There is something very unassuming about musician Raghu Dixit. He wears his stardom and talent lightly on his shoulder. The musician was in the capital recently to perform at the Bacardi NH7 Weekender. Along with his band members and the students of Nritarutya- Indian Contemporary Dance Company, Dixit provided a spectacular show on the first day of the Weekender in Delhi.
While Dixit performed his popular as well as new numbers, dancers took over the stage in colourful costumes and props making the whole act one of a kind. Music has always been celebrated at the Weekender, but perhaps it was the first time that Delhi got to witness something so spectacular at a music festival.
How did the idea come about to infuse folk and contemporary dance with his style of music? "I am married to a very talented person," beamed Raghu Dixit. Nritarutya is the brainchild of Madhuri Upadhyay who is a dancer and choreographer and wife of Raghu Dixit. "My wife had been telling me that how we should take my acts to another level."
The idea was first implemented in Bangalore on a small scale last year, Dixit revealed. "I pitched the concept to Vijay Nair (the man behind NH7 Weekender). He came to see one of the practices in Bangalore and we showed some of footage of our previous performance and he gave it a green signal."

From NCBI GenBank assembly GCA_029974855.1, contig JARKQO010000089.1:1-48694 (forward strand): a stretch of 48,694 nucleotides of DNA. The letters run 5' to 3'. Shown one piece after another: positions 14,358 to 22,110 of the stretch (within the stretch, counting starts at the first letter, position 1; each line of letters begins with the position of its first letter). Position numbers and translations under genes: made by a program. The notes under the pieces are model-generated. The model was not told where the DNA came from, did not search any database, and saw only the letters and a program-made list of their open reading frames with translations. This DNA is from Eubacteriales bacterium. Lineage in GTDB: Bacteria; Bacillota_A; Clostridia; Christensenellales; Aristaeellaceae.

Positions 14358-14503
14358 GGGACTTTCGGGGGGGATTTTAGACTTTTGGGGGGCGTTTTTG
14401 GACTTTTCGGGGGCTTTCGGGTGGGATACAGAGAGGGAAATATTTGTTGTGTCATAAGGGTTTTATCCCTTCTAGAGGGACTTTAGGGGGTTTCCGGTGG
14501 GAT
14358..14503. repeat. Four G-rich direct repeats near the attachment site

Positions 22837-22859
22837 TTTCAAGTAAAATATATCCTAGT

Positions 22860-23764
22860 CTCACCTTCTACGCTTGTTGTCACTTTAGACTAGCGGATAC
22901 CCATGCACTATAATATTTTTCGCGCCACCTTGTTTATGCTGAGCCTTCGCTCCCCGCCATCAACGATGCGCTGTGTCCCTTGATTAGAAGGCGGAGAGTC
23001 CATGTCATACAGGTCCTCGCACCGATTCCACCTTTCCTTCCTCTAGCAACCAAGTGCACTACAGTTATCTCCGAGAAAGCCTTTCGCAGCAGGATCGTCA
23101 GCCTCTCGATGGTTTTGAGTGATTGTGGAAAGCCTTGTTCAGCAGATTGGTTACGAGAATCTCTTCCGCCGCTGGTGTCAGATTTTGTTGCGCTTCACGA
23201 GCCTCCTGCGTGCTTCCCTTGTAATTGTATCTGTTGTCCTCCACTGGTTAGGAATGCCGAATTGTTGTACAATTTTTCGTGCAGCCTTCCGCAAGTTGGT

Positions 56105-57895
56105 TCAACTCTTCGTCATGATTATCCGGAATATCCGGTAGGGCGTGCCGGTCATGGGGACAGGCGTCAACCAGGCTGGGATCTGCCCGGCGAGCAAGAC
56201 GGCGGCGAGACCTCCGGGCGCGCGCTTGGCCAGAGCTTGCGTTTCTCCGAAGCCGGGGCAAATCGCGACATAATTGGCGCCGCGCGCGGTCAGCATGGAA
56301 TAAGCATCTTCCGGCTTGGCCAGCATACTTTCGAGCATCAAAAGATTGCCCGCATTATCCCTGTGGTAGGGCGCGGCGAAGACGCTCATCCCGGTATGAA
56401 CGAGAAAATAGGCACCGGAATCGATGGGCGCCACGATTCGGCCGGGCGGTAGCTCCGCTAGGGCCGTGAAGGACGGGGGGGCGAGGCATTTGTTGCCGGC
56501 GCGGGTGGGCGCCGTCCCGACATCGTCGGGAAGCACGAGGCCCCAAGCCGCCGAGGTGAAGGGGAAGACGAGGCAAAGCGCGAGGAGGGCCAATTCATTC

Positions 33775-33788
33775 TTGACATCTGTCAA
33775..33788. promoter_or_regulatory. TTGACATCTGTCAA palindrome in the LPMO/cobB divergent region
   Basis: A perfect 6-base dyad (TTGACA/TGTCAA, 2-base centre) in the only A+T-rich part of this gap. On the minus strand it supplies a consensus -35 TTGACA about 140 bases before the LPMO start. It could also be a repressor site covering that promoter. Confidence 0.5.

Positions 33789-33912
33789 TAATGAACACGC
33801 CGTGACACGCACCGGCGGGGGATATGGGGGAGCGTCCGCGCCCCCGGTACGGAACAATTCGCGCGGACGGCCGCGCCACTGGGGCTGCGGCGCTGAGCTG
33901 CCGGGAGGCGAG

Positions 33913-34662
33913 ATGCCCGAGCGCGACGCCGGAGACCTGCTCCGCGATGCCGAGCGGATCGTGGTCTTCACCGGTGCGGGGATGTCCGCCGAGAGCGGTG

"It is a large scale production. It needed a certain budget and a platform which NH7 provided us," added Raghu Dixit. But wouldn't his name and popularity also bring in more sponsors? "Not really. Vijay was only convinced about the idea after watching us perform. He saw there was talent here, there was something new here and then gave his approval."
The production this year was first staged at the Weekender in Pune and then in Delhi. While performing, most fans were seen requesting the musician to play some of his popular number, but Dixit stated that this time he was not playing any song on request and it was a production collaborating with dancers as well as a hand shadow artiste.
Lauding the people behind the music festival, Dixit mentioned that it was now up to the musicians to tap such a platform. "Music festivals like these encourage new artists. They want more and more musicians to come forward and showcase their talent. It is up to us, musicians, to take that initiative. People want to see new faces, new talents."
Commenting on the varied genres of music that's played at the festival, Dixit said, "Yes, there is opportunity for everyone here. But they don't have Honey Singh playing here though," he said cheekily and added, "Honey Singh will never play at NH7." Is he a fan of his music? "Sure. I like his music," said Raghu with a wink.
Having dabbled in Bollywood music as well, does he feel that music in the film industry has evolved over the years? "Yes, for sure. People like Amit Trivedi, Anurag Kashyap, have brought in independent music to mainstream cinema. It has evolved and thank god for that."